Figure 4.11.BBPR, The Museum and Monument to the Political and Racial Deportee, Carpi. Realized project, plan. Drawing by M. S. Badiali, G. Birarelli, N. Covili, M. Dellapasqua and E. Savini. AFF.

Figure 4.12.BBPR, The Museum and Monument to the Political and Racial Deportee, Carpi. Photos of building yard. AFF.

Figure 4.13.BBPR, The Museum and Monument to the Political and Racial Deportee, Carpi. Photos of building yard. AFF.

Figure 4.14.BBPR, The Museum and Monument to the Political and Racial Deportee, Carpi. The Hall of Names. Photo A. Chemollo, 2020.

Figure 4.15.The presentation of the Museum and Monument to the Political and Racial Deportee on the journal L’architettura. Cronache e storia, 1974.

Figure 4.16.BBPR, The Museum and Monument to the Political and Racial Deportee, Carpi. A hall of the Museum. Photo A. Chemollo, 2020.

Figure 4.17.BBPR, The Museum and Monument to the Political and Racial Deportee, Carpi. The courtyard of the castle with the stelae. Photo A. Chemollo, 2020.

Figure 4.18.BBPR, The Museum and Monument to the Political and Racial Deportee, Carpi. The graffito by Corrado Cagli. Photo A. Chemollo, 2020.

Figure 4.19.Lodovico Belgiojoso, Notes on Fossoli.

Figure 4.20.Lodovico Belgiojoso et al., Redevelopment of Fossoli concentration camp, Carpi, 1998. Competition project, perspective. ASCC.

←x | xi→

Figure 4.21.Roberto Maestro et al., Redevelopment of Fossoli concentration camp, Carpi, 1998. Symbolic architectural elements. ASCC.

Figure 4.22.Gian Luca Tura et al., Redevelopment of Fossoli concentration camp, Carpi, 1998. Competition project, site plan with shadows. ASCC.

Figure 5.1.Museum and Monument to the Political and Racial Deportee in Carpi – poster designed by Albe Steiner.

Figure 5.2.Cover of Enea Fergnani’s book Un uomo e tre numeri designed by Albe Steiner.

Figure 5.3.Mostra della deportazione dei campi nazisti – poster designed by Albe Steiner.

Figure 5.4.Front cover of Pensaci, uomo!

Figure 6.1.BBPR, The Museum and Monument to the Political and Racial Deportee, Carpi. The Hall of Names. AFF.

Figure 7.1.The former nineteenth-century synagogue. Photo M. Cassani Simonetti, 2019.

Figures 7.2–7.3.Plans and sections of the building. The synagogues and their respective entrances are marked in dark grey. A. Entrance and staircase leading to the nineteenth-century synagogue; B. The staircase leading to the eighteenth-century synagogue; C. The atrium of the nineteenth-century synagogue; D. The nineteenth-century synagogue; E. The matroneum in the nineteenth-century synagogue; F. The entrance to the eighteenth-century synagogue; G. The matroneum in the eighteenth-century synagogue; H. The eighteenth-century synagogue; Image processed by the author of a survey of the building (2007), originally in 1:50 scale. Municipality of Carpi, Historic Centre Office.

Figure 7.4.Map of the city of Carpi, 1860. The ‘scuola degli Ebrei’, or School of the Jews, only the boundaries of which are indicated with a dotted line, is marked as number 13. Although its location was hidden from the street, it was connected directly to the main piazza in Carpi and with the most important places in the city. Modena, Luigi Poletti Civic Art Library, inv. no. 483.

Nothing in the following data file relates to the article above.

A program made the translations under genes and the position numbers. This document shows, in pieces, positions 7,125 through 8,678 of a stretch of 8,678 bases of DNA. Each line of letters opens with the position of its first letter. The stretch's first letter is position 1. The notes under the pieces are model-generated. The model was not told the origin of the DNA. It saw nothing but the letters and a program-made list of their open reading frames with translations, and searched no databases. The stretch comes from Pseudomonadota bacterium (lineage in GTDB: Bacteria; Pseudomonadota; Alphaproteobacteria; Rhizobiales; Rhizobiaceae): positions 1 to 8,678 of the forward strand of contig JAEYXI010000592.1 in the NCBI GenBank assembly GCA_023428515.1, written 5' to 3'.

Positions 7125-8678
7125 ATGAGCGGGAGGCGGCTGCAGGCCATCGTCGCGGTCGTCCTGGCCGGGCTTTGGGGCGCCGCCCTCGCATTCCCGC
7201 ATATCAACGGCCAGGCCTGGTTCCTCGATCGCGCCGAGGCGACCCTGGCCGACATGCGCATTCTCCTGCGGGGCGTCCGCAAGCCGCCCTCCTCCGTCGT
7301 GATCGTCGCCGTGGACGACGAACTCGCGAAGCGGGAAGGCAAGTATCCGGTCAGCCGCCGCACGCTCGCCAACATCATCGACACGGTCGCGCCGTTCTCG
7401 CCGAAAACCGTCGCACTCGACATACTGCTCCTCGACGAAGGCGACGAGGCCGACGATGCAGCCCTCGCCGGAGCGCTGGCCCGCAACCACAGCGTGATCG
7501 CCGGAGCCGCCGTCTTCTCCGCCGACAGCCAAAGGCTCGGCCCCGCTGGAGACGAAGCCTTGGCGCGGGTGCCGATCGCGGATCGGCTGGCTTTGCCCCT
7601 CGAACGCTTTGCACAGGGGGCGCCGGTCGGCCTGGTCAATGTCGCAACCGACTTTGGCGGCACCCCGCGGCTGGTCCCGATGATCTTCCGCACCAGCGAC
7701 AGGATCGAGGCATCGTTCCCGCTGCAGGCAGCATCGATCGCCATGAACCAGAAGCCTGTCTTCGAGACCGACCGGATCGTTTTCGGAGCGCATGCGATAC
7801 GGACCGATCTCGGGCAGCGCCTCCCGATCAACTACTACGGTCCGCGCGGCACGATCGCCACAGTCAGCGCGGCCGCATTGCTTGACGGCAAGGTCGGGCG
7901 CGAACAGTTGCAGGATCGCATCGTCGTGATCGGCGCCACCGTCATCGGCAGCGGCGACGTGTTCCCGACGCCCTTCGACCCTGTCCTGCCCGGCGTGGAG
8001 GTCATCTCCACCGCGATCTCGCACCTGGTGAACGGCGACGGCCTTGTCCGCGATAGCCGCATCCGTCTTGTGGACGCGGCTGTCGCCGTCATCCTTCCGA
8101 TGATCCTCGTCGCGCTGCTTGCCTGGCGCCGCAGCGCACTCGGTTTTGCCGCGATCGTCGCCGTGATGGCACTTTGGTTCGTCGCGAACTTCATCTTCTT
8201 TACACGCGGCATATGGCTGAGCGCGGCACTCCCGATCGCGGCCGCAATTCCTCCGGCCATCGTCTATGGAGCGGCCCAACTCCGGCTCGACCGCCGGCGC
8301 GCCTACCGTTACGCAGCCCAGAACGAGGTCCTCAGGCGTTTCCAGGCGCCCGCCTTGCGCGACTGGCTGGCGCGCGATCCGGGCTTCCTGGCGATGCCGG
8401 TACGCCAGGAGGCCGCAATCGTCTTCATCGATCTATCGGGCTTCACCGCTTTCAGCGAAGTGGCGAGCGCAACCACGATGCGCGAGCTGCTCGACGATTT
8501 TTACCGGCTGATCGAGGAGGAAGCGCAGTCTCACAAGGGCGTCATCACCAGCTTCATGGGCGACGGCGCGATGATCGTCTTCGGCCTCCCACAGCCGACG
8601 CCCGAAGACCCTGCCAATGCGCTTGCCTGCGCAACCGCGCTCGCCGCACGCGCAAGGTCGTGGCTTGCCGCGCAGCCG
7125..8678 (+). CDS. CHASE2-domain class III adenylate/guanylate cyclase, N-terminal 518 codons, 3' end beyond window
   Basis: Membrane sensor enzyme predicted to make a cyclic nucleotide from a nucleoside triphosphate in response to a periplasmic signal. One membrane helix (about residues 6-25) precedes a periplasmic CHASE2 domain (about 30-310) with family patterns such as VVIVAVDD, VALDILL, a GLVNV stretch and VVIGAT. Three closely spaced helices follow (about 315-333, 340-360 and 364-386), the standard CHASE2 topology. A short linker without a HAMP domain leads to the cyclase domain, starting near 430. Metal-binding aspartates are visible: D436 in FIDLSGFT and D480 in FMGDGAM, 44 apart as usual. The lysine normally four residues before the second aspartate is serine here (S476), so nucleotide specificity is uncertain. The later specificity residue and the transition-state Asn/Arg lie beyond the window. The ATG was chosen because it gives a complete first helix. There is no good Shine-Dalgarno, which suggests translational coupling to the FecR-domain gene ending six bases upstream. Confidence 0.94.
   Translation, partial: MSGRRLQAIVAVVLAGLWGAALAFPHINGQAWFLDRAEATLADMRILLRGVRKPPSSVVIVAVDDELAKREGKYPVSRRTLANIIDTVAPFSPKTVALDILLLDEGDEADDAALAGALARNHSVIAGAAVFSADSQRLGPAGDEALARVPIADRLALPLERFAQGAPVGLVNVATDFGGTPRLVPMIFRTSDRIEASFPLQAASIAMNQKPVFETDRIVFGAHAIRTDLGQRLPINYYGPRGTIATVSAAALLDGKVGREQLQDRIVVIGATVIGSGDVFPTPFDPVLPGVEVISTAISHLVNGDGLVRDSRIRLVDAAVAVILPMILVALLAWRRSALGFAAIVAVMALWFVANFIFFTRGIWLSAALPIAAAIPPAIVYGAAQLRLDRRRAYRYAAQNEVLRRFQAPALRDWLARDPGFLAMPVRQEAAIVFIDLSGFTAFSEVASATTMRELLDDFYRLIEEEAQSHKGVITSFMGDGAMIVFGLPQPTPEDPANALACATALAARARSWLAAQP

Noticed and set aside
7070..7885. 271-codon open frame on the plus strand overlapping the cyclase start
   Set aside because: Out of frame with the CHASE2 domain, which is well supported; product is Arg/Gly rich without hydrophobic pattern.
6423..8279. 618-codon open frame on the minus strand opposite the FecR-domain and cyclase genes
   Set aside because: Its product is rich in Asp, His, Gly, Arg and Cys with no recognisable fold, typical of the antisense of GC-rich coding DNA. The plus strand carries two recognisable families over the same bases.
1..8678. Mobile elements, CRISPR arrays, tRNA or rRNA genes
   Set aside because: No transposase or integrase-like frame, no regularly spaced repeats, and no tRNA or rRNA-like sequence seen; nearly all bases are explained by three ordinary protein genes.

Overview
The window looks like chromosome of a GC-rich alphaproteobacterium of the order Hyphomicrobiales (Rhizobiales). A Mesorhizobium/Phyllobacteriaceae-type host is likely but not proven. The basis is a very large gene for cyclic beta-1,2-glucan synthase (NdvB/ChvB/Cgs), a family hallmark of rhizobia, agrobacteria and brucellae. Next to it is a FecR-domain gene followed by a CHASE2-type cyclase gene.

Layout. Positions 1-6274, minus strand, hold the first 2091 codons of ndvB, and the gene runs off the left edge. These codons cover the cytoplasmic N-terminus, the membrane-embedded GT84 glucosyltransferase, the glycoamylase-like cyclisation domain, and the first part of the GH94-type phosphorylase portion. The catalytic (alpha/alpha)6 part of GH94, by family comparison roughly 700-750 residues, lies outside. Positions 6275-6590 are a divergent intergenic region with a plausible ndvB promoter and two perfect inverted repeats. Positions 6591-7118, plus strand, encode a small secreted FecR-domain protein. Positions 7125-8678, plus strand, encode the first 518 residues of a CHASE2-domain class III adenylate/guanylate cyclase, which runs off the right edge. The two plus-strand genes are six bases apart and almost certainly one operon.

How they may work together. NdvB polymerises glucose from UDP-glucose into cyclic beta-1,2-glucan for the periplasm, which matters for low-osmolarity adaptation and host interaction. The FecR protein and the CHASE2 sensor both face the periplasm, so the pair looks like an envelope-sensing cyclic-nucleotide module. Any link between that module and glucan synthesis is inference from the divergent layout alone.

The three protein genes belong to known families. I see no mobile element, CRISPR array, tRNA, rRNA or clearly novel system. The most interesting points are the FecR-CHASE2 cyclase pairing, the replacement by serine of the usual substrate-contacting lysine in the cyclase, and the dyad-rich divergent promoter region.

Figure 7.5.The former eighteenth-century synagogue. Photo M. Cassani Simonetti, 2019.

Figure 7.6.The stairwell leading to the former eighteenth-century synagogue. Photo M. Cassani Simonetti, 2019.

Figure 7.7.Bartolomeo Artioli, appraisal of the home of Isacco, Anselmo and Giacobbe Finzi, 20 June 1827. The letter ‘O’ indicates the ‘Staircase shared with the synagogue’, while the letter ‘T’ indicates the courtyard that would be closed about thirty years later to build the new synagogue. Carpi, Civic Archives.

Figure 7.8.The staircase leading to the former nineteenth-century synagogue. Photo M. Cassani Simonetti, 2019.

Figure 7.9.The atrium of the former nineteenth-century synagogue. Photo M. Cassani Simonetti, 2019.

←xii | xiii→

Figure 7.10.The exterior of the nineteenth-century synagogue prior to restoration. Carpi, archives of the Ethnographic Research Centre, Foto Ravenna.

Figure 7.11.The interior of the nineteenth-century synagogue, facing the Aròn, 1920s. Carpi, archives of the Ethnographic Research Centre, copy from Foto Centro Stampa.

Figure 7.12.The interior of the nineteenth-century synagogue, facing the entrance, 1920s. Carpi, archives of the Ethnographic Research Centre, copy by Giancarlo Salami from an original by Tirelli.

Figure 8.1.L’Unità (15 October 1973), inauguration of the Museum and Monument to the Political and Racial Deportee.

Figure 9.1.Fossoli, Campo Nuovo, a shack. Photo S. Angel, 2009. AFF.

Figure 9.2.The Buna Werke of IG Farben factory in Monowitz concentration camp, 1941. Bundesarchiv, Bild 146-2007-0058 / CC-BY-SA 3.0, CC BY-SA 3.0 de, <https://commons.wikimedia.org/w/index.php?curid=5420107> accessed 16 July 2017.

Figure 9.3.Dachau, Appelplatz after ‘clean camp’ operation. Photo N. Gent, Skulptur in der KZ-Gedenkstätte Dachau, geschaffen 1968 von Nandor … Mapio.net. accessed 16 July 2017.

Figure 9.4.Dachau, the rebuilt shacks. The interior. Photo L. Jaramillo.

Figure 9.5.Auschwitz I, rebuilt wooden guard. Photo A. Ugolini, 2016.

←xiii | xiv→

Figure 9.6.Auschwitz II-Birkenau, the railway with a conserved wagon. Photo A. Ugolini, 2016.

Figure 9.7.Auschwitz II-Birkenau, securing of a shack by the permanent conservation service of the museum. Photo A. Ugolini, 2016.

Figure 9.8.The Risiera di San Sabba. Photo M. Covi, <https://divisare.com/projects/316146-foti-pagliaro-marco-covi-risiera-di-san-sabba-trieste#lg=1&slide=0> accessed 17 July 2018.

Details

Pages
XXVI, 328
ISBN (PDF)
9781789979053
ISBN (ePUB)
9781789979060
ISBN (MOBI)
9781789979077
ISBN (Softcover)
9781789979046
Language
English
Publication date
2021 (October)
Tags
Italy Concentration Camps Post-War Memory The Heritage of a Transit Camp Matteo Cassani Simonetti Roberta Mira Daniele Salerno
Published
Oxford, Bern, Berlin, Bruxelles, New York, Wien, 2021. XXVI, 328 pp., 14 fig. col., 84 fig. b/w.

Biographical notes

Matteo Cassani Simonetti (Volume editor) Roberta Mira (Volume editor) Daniele Salerno (Volume editor)

Matteo Cassani Simonetti is Senior Assistant Professor of History of Architecture at the Department of Architecture of the University of Bologna. Roberta Mira is currently Adjunct Professor of History of Conflicts at the University of Modena and Reggio Emilia. Daniele Salerno is Marie Skłodowska-Curie Global Fellow at the University of Utrecht, in collaboration with the University of Buenos Aires, and associate member of the ERC research group «Remembering Hope: The Cultural Memory of Protest in Europe» (REACT).

Previous

Title: The Heritage of a Transit Camp